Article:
USCIS Will Increase Filing Fees as of October 2, 2020

On July 31, 2020, the U.S. Citizenship and Immigration Service (“USCIS”) announced it will increase filing fees effective October 2, 2020. The fee increases will impact U.S. employers that hire foreign national workers by adding to the cost of sponsoring employment. The increases most applicable to U.S. employers are:

  • H-1B sponsorship: Fee raised an additional $95.
  • L-1 sponsorship: Fee raised an additional $345.
  • O-1 sponsorship: Fee raised an additional $245.
  • TN, H-1B1, and E-3 sponsorship: Fee raised an additional $235.
  • EAD application: Fee raised an additional $140.

State Department Provides Further Guidance Regarding Exceptions to the June 24, 2020, Presidential Proclamation Suspending New H-1B, H-2B, J-1, and L-1 Visa Issuance

Last month, our office detailed President Trump’s Proclamation suspending visa issuance to all new H-1B, H-2B, J-1, and L-1 visa applicants, including their family derivatives. That same proclamation provided several exceptions where these visas can still be issued by U.S. Embassies and Consulates if they meet the requirements under these exceptions.

On July 30, 2020, the State Department published further guidance regarding the “national interests” category exception. In the original Proclamation on June 24, 2020, the following were identified as what entails a “national interest” exception:

  1. Critical to defense, law enforcement, or diplomacy.
  2. Involved with the provision of medical care to individuals who have contracted COVID-19 and are hospitalized.
  3. Involved with the provision of medical research at U.S. facilities to help combat COVID-19.
  4. Necessary to facilitate the economic recovery of the U.S.

The following summarizes the details in the State Department’s guidance elaborating on its “national interest” exception, as well as the additional information it has provided about the other exceptions to the June 24, 2020, Proclamation:

  • H-1B Exceptions
    • COVID-19 Healthcare Provider or Researcher:  Any health care professional or researcher that will alleviate the effects of the COVID-19 pandemic or will conduct ongoing medical research in an area with a substantial public health benefit (e.g. cancer or communicable disease research).
    • Positions Supporting U.S. Government Agencies:  Any U.S. government agency or entity requiring the H-1B applicant to support its objectives or satisfy a treaty or contractual obligations. This includes H-1B applicants performing research, providing IT support/services, or engaging in other similar projects essential to a U.S. government agency.
    • Was Physically in the U.S. Under H-1B Status:  Any H-1B employee physically in the U.S. on June 24, 2020, and then leaves the U.S. thereafter is allowed to apply for and be issued a new H-1B visa at any U.S. Embassy/Consulate that has jurisdiction over their visa application.
  • H-2B Exceptions
    • Positions Supporting U.S. Government Agencies:  Same requirements as the H-1B exception above under the same title.
    • Was Physically in the U.S. Under H-2B Status:  Any H-2B employee physically in the U.S. on June 24, 2020, and then leaves the U.S. thereafter is allowed to apply for and be issued a new H-2B visa at any U.S. Embassy/Consulate that has jurisdiction over their visa application.
  • J-1 Exceptions
    • Travel by an au pair to provide care for a minor U.S. citizen, permanent resident (i.e. green card holder), or nonimmigrant in lawful status that has particular need (e.g., medical, special education, or sign language).
    • Travel by an au pair that prevents a U.S. citizen, permanent resident, or other nonimmigrant in lawful status from becoming a public health charge or ward of the state.
    • Childcare services provided for a child whose parents are involved with COVID-19 medical care or research.
    • An exchange program conducted pursuant to a valid agreement between a foreign government and any U.S. federal, state, or local government entity that promotes U.S. national interests, provided the agreement was in effect on or prior to June 24, 2020.
    • Interns and trainees on U.S. government agency-sponsored programs (those with a program number beginning with "G-3" on the Form DS-2019).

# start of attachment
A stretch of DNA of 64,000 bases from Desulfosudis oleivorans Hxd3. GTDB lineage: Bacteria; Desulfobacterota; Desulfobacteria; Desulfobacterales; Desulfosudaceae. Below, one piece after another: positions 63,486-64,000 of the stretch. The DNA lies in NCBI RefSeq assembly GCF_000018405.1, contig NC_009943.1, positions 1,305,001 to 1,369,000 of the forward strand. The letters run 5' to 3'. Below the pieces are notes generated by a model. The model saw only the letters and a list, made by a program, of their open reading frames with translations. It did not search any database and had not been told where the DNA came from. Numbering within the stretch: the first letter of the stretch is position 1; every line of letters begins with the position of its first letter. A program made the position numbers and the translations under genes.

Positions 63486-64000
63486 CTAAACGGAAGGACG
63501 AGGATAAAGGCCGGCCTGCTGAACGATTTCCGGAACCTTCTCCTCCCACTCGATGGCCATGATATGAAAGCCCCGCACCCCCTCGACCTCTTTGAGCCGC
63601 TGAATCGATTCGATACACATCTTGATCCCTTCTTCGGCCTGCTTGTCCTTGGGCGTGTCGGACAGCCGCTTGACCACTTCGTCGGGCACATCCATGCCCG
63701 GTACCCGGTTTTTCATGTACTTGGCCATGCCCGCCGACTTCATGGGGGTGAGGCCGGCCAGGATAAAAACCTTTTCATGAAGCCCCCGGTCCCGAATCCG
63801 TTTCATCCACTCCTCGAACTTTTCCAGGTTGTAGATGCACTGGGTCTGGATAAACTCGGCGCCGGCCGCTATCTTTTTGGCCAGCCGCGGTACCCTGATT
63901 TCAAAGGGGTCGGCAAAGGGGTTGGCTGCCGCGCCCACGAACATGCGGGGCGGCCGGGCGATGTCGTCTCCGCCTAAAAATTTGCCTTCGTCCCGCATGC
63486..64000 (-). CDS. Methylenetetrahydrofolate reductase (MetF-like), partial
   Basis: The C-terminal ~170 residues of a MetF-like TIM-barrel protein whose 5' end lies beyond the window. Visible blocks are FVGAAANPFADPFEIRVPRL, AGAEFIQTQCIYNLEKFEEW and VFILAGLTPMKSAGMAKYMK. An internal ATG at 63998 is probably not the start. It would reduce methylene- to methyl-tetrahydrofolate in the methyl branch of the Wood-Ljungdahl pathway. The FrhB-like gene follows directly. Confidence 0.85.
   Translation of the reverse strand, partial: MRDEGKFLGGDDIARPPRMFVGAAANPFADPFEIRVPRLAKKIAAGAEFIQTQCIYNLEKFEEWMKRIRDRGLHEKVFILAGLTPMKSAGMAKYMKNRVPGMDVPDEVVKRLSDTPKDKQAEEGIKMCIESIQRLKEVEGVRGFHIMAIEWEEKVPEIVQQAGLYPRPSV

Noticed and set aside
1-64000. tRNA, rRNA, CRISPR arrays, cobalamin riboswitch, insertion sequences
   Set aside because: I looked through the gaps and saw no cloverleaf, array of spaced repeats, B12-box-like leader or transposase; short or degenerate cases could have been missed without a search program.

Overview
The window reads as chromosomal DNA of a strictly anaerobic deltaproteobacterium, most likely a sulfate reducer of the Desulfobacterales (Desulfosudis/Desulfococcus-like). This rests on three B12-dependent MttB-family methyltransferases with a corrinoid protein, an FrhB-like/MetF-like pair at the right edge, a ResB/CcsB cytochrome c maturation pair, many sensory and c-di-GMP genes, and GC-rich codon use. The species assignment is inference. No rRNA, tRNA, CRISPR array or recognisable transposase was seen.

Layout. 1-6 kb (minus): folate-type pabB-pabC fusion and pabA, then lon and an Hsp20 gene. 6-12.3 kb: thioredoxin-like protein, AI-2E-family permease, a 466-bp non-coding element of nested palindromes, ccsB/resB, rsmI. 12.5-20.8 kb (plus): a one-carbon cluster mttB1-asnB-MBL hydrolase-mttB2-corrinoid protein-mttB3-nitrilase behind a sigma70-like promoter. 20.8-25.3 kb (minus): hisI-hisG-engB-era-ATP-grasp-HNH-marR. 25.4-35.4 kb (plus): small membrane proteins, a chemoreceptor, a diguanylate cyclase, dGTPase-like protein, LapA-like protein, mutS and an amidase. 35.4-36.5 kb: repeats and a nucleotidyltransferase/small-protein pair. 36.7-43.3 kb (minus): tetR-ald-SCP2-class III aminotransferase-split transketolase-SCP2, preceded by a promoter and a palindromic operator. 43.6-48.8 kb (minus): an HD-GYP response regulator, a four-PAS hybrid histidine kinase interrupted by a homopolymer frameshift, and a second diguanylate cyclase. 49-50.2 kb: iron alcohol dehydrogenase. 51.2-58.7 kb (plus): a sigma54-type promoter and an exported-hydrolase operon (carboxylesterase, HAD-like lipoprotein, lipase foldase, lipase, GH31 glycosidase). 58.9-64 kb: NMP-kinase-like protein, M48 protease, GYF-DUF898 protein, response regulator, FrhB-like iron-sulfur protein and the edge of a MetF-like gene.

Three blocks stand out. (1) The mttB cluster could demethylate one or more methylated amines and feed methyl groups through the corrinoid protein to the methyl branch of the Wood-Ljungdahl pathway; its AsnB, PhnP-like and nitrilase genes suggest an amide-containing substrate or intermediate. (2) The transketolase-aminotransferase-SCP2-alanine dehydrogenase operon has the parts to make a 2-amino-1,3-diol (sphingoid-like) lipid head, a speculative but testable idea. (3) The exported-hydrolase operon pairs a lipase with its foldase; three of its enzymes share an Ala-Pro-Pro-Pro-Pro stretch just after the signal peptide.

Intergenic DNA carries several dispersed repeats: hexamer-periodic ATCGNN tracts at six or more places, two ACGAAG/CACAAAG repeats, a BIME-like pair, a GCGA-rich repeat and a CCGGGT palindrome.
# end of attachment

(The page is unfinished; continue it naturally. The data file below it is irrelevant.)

• Specialized teachers in accredited educational Institutions with a program number beginning with "G-5" on Form DS-2019.
    • Programs that fulfill critical and time-sensitive foreign policy objectives.
  • L-1 Exceptions
    • COVID-19 Healthcare Provider or Researcher:  Same requirements as the H-1B exception above under the same title.
    • Was Physically in the U.S. Under L-1 Status:            Any L-1 employee physically in the U.S. on June 24, 2020, and then leaves the U.S. thereafter is allowed to apply for and be issued a new L-1 visa at any U.S. Embassy/Consulate that has jurisdiction over their visa application.
  • Family Derivative Exceptions of the Above Visas
    • If a family member spouse or minor child of an H-1B, H-2B, J-1, or L-1 was outside the U.S. or did not have a family derivative visa (i.e., H-4, L-2, or J-2 visa) on the June 24, 2020, Proclamation date—but the main principal H-1B, H-2B, J-1, or L-1  spouse/parent was either in the U.S. under that status or has a valid visa under that status on the June 24, 2020, Proclamation date—then the family derivative beneficiaries are not barred and can apply for their H-4, L-2, or J-2 visas at any U.S. Consulate or Embassy that has jurisdiction over their application. Also, if the main principal falls under any of the above exceptions for H-1B, H-2B, J-1, or L-1, then the spouse and/or minor children all will also fall under those exceptions.
  • H-1B1 and Canadian Exceptions
    • The June 24, 2020, Proclamation does not apply to H-1B1 visa applications for Chile and Singapore nationals.
    • Canadians are visa exempt. Therefore they are not subject to the Proclamation.

Please note the above exceptions are still subject to U.S. Consulate/Embassy closure due to COVID-19. If the any of the above exceptions qualify any H-1B, H-2B, J-1, or L-1 or their family derivative(s) for visa issuance but the U.S. Consulate/Embassy remains closed, then such principal and family members must await opening of that U.S. Consulate/Embassy’s visa operation section before applying for such visa.

Homeland Security and the U.S. Department of Labor Enter into Agreement to Police Employment Sponsorship of Foreign Nationals, While President Trump Signs an Executive Order to Monitor Federal Contracts Using Foreign National Workers

On July 31, 2020, both the U.S. Department of Homeland Security (“DHS”) through its U.S. Citizenship and Immigration Services Agency and the U.S. Department of Labor (“DOL”) entered into a Memorandum of Agreement (“MOA”) where both offices agreed to provide each other with access and shared information pertaining to employment-based immigrant and nonimmigrant petitions. Specifically, the MOA is to review records and data contained within the DOL’s OFLC agency that processes both PERM labor certifications under Form ETA-9089 and labor condition applications (“LCA”) under Form ETA-9035.  The MOA also establishes procedures for how USCIS can refer suspected employer violators to the DOL regarding H-1B sponsorship violations. Based on this announcement, it is even more important to ensure that all H-1B employers are paying their H-1B employees their required wage and are keeping their LCA public access files up-to-date.